Finally, tight lines!!
Jim Casada
www.jimcasadaoutdoors.com (http://www.jimcasadaoutdoors.com)

sammcdonald
01-15-2010, 09:12 PM
i'd take something yellow....yellow always works...add it and drop one of the nymphs...get some yellow sallies or something like it

Bran
01-17-2010, 12:59 AM
Don't forget a Smoky MT. Blackbird guys!

jeffnles1
01-17-2010, 10:47 AM
There are guys who fish the park a LOT here and are very much experts. I fish the park a couple times a year and am not an expert. So, with that, take what I am saying with a grain of salt.

Here's what I use most when I fish in the park and what most of my fish are caught on.

Adams (various sizes. 14 - 16)
Bead Head Pheasant Tail
Hare's ear
"Green Weenie"
Elk Hair Caddis
Any yellow dry fly about size 16.

In the fast flowing freestone streams in the mountains, size and presentation seems to be more important than color and style. In fact, I would rate presentation above size.

I haven't found trout in the Smokeys too sensitive about "matching the hatch".

However, stealth is important, hide behind rocks, stay low, don't wear bright clothing, don't wade out in the stream unless you have to, oh, did I mention stay low? These fish are about as spooky as any I've ever fished.

Also, getting a good drift on these streams is harder than you may think. Keep casts short (I rarely cast more than the length of my leader and maybe 1 or 2 feet of fly line out) and control your drift. As soon as the fly starts dragging, it's over, pick it up and cast again.

It's really not hard fishing but it is fairly technical in that the currents in the streams are tricky and one has to really keep a eye out for drift all the while trying to hide behind a rock or squat down on his knees so the fish won't see him.

This book will help you a lot if you or your friends haven't spent a lot of time fishing in the mountains. Jim has spent a lifetime fishing there and does frequent this board. http://littleriveroutfitters.com/store/product.php?productid=18520&cat=995&page=1

Hope this helps.

Hello all,

I am planning a trip form myself and seven friends coming up from Florida to come up and backpack and fish at the end of April. I am buying the flies for everyone and for ease of purchase a large quantity against my normal train of thought I was going to bulk up on just a few fly types. SO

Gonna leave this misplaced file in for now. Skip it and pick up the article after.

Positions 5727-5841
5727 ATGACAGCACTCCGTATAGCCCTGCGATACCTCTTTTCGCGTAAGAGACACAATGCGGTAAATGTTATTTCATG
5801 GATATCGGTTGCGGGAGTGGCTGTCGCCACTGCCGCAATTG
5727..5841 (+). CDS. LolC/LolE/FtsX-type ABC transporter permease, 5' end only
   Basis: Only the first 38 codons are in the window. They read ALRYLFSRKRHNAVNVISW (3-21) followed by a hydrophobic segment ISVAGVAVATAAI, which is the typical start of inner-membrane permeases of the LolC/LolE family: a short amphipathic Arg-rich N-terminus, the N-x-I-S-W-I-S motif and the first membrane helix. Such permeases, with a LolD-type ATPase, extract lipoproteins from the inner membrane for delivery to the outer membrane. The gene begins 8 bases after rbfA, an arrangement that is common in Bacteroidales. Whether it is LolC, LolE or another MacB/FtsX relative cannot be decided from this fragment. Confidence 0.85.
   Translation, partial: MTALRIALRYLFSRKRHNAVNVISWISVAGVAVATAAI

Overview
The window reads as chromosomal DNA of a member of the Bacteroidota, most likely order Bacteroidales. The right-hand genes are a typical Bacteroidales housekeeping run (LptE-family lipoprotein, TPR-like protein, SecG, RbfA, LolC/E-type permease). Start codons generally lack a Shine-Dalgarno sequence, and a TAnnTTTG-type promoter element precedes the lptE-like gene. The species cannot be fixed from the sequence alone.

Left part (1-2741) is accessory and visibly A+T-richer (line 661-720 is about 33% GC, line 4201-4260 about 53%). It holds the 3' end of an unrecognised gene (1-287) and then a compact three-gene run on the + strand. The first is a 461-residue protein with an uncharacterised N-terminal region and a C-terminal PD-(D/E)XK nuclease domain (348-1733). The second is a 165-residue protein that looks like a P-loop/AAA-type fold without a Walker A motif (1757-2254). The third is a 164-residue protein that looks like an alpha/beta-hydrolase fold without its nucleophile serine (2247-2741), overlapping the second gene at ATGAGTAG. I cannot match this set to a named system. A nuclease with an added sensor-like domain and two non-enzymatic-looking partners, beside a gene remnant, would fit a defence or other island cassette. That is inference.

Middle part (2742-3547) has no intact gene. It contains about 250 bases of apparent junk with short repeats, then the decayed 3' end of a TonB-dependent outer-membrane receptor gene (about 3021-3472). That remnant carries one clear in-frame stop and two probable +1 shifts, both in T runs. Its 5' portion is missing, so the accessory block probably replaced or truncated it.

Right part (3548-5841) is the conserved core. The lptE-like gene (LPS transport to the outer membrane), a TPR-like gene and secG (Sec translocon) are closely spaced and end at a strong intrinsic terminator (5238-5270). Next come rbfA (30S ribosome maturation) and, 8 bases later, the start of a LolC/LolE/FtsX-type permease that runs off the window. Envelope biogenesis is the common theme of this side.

If you could only carry 7 flies, I like odd numbers, into the mountains for all types of trout fishing which would they be. A mix of dry, nymph and maybe a streamer. I may be a dreamer but I am a dreamer on a budget and 25 each of seven fly types is about the max on my budget.

Thanks in advance.

Kytroutbum
01-17-2010, 02:20 PM
I would be lost without these dries:
1. a Mr. Rapidan- 12-14 a March Brown/ Quill Gordon imitator
2. Parachute Adams14-16
3. Elk hair caddis-#14

I usually prefer my "yellow flies" toward Mid May into summer.

I really would recommend that you carry these nymphs. The water levels were higher and cooler than normal this last spring. I normally just do dries but these two nymphs really saved the day for me in late April and Mid May right before troutfest. The water was higher and colder than it had been for several years. More toward normal than we've experienced. Luckly, I carried these as I had tied them up for heading west later that summer and they saved the day for me.

4. Heavily weighed golden stonefly nymph 10-12
5. Some smaller tungsten bead head nymphs. Hare's ear's etc. not really specific.

I'd wait to the last minute to purchase flies watching the stream conditions, etc.

Randall Sale
the Kytroutbum